Long QT Syndrome
What is Long QT Syndrome?
Long QT Syndrome (LQTS) is a condition that causes fast, chaotic heartbeats as a result of an abnormal electrical circuit. The condition is characterized by a long QT interval on an electrocardiogram (ECG). This interval represents how much time it takes for the heart’s electrical system to send a signal through the ventricles, causing the heart to contract and then retract. With LQTS, there is a delay in the amount of time it takes for the heart to contract and recharge, increasing the risk for dangerous ventricular tachycardia. LQTS is rare but can be life-threatening if left untreated.
What Causes Long QT Syndrome?
Long QT syndrome can develop due to certain medication, but most cases of LQTS are congenital. Congenital LQTS is inherited at birth, caused by an abnormality in the gene code for the ion channels, resulting in slow recovery after each heartbeat. Those at a higher risk for LQTS are:
- Children who are born deaf
- A family or personal history of syncope (fainting)
- A family history of unexplained sudden cardiac death
- A family history of LQTS
What are the Symptoms of Long QT Syndrome?
Long QT syndrome prevents the heart from effectively pumping blood to the rest of the body. Symptoms associated with LQTS are due to this severe arrhythmia and can result in:
- Syncope (fainting)
- Sudden death
Symptoms of LQTS are most likely to occur during exercise, emotional distress or excitement, during sleep, or upon waking suddenly. Some with LQTS never experience symptoms and are diagnosed through a routine ECG. If symptoms do occur, they usually begin in the early teen years.
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How is Long QT Syndrome Treated?
If you experience symptoms of LQTS or have a family history of the condition, you should seek treatment. To diagnose LQTS, Dr. Beshai will perform an ECG to detect irregular activity in the heart’s electrical system. He will likely perform a stress test as well to determine how the heart responds to exercise. A Holter monitor can also be used to record the heart’s electrical activity over a longer period of time, typically 24-48 hours. This will show Dr. Beshai if there are abnormalities in the heart’s rhythm.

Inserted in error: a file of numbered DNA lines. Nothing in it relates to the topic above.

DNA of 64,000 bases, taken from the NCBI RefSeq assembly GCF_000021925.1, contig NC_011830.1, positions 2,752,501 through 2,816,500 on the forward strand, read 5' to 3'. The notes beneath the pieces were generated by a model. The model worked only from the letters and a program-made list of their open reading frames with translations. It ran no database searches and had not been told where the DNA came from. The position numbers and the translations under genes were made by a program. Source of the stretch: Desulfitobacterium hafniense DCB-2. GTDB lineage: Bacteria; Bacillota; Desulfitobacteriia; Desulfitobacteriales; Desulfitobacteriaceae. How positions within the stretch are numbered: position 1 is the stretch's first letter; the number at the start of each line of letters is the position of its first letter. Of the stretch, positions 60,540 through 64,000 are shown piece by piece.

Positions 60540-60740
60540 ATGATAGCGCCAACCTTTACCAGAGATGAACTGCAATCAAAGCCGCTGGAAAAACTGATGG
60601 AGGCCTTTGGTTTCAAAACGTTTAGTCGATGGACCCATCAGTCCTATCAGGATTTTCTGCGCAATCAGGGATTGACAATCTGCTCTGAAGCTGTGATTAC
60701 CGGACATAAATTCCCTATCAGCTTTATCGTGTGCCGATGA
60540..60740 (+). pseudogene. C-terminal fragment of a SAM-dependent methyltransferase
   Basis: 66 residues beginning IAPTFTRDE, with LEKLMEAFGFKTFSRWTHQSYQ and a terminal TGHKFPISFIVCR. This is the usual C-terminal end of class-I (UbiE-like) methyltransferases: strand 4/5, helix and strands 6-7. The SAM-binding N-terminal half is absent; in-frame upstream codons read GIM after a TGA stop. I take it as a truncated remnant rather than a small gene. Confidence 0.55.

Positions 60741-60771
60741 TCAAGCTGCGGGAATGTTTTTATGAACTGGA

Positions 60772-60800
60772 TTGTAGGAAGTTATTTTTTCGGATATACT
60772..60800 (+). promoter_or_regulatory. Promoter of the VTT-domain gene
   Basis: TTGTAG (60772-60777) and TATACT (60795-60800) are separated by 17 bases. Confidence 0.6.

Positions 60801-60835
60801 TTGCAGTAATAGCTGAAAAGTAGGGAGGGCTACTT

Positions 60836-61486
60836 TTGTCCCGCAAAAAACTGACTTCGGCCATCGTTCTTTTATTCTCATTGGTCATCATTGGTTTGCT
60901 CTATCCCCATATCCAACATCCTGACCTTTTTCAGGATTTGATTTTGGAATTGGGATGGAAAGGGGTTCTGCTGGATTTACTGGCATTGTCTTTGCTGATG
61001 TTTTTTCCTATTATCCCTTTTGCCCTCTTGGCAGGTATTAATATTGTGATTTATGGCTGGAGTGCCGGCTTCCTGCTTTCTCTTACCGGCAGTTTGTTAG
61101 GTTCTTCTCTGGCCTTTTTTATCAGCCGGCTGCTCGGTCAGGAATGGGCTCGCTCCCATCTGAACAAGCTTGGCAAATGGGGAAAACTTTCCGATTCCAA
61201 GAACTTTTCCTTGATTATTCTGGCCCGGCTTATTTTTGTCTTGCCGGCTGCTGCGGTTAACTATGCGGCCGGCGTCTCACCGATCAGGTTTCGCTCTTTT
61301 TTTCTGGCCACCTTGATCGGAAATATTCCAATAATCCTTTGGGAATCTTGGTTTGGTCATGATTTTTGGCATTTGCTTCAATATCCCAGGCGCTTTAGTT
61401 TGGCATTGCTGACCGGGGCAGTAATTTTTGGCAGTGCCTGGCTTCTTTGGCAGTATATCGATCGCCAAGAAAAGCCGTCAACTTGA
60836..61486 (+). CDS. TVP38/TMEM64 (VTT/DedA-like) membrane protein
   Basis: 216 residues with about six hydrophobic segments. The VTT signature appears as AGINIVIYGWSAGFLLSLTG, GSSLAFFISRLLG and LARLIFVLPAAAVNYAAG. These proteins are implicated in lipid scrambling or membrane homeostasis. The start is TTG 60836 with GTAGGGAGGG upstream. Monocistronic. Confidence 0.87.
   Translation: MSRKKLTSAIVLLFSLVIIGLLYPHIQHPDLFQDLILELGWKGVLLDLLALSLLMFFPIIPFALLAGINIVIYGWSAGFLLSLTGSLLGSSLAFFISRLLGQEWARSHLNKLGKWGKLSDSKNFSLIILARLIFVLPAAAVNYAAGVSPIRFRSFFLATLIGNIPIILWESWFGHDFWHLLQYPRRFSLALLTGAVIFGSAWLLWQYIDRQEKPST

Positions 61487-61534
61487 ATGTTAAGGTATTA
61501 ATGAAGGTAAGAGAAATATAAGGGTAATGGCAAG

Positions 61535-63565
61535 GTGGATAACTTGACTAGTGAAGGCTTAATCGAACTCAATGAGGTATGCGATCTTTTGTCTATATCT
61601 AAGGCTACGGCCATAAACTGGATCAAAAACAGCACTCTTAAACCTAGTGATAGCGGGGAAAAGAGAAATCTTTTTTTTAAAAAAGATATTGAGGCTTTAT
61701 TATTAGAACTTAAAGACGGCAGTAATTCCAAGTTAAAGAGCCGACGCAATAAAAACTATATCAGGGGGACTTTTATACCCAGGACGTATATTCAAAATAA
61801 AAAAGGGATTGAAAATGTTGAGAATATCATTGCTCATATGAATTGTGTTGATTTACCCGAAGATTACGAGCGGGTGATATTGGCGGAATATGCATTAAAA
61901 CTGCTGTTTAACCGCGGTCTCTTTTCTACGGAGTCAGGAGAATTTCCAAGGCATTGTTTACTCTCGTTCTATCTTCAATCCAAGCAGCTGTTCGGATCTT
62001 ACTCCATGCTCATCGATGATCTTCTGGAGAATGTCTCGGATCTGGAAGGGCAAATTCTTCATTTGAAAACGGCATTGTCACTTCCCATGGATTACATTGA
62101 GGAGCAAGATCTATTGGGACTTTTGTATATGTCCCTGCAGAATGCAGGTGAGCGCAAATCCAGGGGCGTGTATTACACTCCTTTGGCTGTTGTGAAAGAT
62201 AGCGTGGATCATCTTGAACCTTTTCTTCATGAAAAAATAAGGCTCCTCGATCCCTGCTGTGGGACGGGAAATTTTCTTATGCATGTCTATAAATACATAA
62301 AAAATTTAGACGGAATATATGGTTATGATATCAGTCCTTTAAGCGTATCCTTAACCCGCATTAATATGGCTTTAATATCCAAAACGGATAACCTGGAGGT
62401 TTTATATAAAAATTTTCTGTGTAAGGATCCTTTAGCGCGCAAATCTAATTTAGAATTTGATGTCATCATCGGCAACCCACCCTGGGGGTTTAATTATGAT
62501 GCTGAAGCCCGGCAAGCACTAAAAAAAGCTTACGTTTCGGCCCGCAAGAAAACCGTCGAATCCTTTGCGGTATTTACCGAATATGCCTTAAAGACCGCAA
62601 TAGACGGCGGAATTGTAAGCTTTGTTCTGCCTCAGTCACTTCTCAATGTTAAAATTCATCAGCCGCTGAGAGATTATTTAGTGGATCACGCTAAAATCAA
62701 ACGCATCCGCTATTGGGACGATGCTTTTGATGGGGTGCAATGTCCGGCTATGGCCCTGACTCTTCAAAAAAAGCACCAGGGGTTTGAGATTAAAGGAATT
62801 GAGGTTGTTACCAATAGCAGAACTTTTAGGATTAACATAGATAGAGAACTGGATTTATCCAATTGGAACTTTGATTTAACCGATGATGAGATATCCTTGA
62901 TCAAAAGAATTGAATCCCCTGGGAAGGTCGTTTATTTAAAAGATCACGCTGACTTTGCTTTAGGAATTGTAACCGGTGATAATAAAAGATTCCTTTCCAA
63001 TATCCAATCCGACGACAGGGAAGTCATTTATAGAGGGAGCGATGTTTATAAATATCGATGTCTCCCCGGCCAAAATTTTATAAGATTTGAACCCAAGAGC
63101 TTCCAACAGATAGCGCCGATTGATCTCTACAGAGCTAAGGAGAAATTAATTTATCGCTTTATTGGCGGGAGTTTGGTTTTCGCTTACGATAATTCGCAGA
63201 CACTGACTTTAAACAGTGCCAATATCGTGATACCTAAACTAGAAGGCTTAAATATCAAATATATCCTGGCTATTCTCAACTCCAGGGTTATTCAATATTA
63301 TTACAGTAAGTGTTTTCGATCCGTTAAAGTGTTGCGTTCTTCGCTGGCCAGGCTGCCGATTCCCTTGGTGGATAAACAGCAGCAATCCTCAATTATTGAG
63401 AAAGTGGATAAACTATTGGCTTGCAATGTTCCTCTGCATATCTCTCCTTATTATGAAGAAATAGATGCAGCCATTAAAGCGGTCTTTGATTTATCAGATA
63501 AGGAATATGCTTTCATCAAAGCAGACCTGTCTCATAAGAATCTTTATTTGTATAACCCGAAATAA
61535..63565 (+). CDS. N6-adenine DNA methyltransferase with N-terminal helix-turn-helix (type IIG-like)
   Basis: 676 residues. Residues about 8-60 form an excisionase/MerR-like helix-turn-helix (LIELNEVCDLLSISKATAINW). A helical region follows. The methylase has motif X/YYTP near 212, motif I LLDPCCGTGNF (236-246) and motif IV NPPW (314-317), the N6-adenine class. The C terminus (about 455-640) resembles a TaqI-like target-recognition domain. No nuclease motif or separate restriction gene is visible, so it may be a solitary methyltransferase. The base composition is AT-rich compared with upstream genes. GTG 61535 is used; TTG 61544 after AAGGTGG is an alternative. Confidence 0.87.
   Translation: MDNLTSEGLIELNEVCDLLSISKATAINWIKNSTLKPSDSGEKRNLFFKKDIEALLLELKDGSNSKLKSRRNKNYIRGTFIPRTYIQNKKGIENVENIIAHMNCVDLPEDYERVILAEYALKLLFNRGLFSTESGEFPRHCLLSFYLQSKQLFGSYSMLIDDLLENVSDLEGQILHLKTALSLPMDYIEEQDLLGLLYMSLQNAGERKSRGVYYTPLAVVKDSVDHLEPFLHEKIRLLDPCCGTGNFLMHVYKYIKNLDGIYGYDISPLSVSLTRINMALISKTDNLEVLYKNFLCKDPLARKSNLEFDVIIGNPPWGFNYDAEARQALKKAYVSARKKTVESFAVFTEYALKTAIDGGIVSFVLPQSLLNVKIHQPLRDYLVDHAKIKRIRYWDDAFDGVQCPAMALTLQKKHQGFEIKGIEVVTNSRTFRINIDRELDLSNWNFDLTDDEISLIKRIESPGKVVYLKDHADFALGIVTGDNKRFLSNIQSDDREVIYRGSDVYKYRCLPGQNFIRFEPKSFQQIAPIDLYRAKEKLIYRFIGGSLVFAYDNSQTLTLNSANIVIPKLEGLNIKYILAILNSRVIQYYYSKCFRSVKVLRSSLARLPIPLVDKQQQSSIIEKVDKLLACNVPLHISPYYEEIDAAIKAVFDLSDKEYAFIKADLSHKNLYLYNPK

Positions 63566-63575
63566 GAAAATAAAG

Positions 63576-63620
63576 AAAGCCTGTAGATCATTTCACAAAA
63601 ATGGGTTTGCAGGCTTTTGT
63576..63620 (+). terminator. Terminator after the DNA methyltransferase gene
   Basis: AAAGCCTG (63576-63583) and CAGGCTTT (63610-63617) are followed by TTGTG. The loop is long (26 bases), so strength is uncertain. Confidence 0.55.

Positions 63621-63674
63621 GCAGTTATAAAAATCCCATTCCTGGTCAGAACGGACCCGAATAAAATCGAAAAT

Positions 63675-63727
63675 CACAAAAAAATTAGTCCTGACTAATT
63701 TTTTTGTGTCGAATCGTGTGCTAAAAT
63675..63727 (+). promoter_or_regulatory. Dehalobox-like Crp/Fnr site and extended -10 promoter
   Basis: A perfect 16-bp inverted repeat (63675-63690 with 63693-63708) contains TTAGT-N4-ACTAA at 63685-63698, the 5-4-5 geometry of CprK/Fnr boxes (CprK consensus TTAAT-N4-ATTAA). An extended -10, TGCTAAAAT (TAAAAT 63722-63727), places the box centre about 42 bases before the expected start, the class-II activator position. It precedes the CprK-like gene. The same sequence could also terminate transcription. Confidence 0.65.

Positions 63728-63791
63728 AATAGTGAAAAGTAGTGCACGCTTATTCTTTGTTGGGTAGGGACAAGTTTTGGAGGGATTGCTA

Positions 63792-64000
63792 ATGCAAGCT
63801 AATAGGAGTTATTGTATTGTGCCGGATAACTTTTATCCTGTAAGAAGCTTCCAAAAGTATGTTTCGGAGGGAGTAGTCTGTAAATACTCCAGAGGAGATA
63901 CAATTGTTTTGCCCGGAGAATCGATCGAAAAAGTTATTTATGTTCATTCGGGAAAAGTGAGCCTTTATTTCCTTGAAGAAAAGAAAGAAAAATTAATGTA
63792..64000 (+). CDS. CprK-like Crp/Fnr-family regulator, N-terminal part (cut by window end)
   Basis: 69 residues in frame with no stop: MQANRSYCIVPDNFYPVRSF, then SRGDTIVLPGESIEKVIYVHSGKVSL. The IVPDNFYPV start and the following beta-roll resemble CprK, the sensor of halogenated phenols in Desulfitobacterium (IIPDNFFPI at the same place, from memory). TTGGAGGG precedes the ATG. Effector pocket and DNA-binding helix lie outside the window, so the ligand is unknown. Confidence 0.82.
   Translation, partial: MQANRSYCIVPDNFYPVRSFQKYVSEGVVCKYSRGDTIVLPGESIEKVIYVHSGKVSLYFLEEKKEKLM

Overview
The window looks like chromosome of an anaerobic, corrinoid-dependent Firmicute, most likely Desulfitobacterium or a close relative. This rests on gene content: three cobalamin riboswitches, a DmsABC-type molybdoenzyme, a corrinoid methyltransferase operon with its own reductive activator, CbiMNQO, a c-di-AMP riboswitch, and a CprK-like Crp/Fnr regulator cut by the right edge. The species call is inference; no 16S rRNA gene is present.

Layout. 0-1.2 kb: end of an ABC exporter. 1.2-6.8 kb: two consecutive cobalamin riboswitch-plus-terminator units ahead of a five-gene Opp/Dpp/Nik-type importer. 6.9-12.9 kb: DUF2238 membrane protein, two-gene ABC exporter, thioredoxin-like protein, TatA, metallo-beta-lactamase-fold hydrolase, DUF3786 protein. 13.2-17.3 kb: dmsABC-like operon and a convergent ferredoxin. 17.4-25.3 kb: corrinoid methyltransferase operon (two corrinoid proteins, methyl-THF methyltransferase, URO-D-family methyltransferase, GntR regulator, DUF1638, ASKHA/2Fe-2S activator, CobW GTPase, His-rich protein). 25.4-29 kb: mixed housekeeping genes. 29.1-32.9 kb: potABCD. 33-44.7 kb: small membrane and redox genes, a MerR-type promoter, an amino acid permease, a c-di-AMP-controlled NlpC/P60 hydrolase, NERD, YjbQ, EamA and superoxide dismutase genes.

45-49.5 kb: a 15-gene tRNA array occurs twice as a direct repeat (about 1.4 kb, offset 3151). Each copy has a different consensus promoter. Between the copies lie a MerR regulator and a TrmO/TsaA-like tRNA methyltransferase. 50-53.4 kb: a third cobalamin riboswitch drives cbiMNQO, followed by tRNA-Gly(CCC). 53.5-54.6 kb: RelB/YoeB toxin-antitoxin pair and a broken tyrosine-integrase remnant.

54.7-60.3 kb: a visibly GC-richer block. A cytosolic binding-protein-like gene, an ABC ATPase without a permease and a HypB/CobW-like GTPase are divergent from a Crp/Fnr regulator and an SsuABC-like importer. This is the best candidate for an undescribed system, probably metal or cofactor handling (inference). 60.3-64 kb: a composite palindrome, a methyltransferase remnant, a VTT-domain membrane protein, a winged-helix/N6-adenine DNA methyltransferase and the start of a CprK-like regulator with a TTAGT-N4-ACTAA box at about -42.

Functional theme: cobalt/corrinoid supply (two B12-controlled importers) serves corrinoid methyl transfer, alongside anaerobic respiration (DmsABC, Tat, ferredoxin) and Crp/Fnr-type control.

Once LQTS is detected, Dr. Beshai will develop a treatment plan to manage the condition and prevent complications related to a severe arrhythmia. Most patients who are diagnosed with LQTS are given a beta-blocker, even if they do not experience symptoms. Other medications may be prescribed to shorten the length of the QT interval. You will be asked to avoid certain medications and always check with your doctor before taking anything, even over-the-counter medications. In some cases, further treatment is needed and Dr. Beshai may use an implantable cardioverter defibrillator (ICD). An ICD is a small device attached to the heart and can shock the heart when life-threatening arrhythmias occur, preventing sudden death.
Scheduling Your Long QT Syndrome Treatment Appointment
Long QT syndrome can be life-threatening, and treatment should be sought even if you do not experience symptoms yet. Dr. Beshai can provide the right course of treatment to ensure complications of LQTS do not occur. If you have a family history of LQTS and believe you could be at risk, contact our office and schedule your appointment at the Heart Rhythm Institute of Arizona.
The Heart Institute of Arizona has a wide array of services that come with our premium care. From in-office dianostics and treatable conditions, to hospital based procedures, we’ve got your heart covered.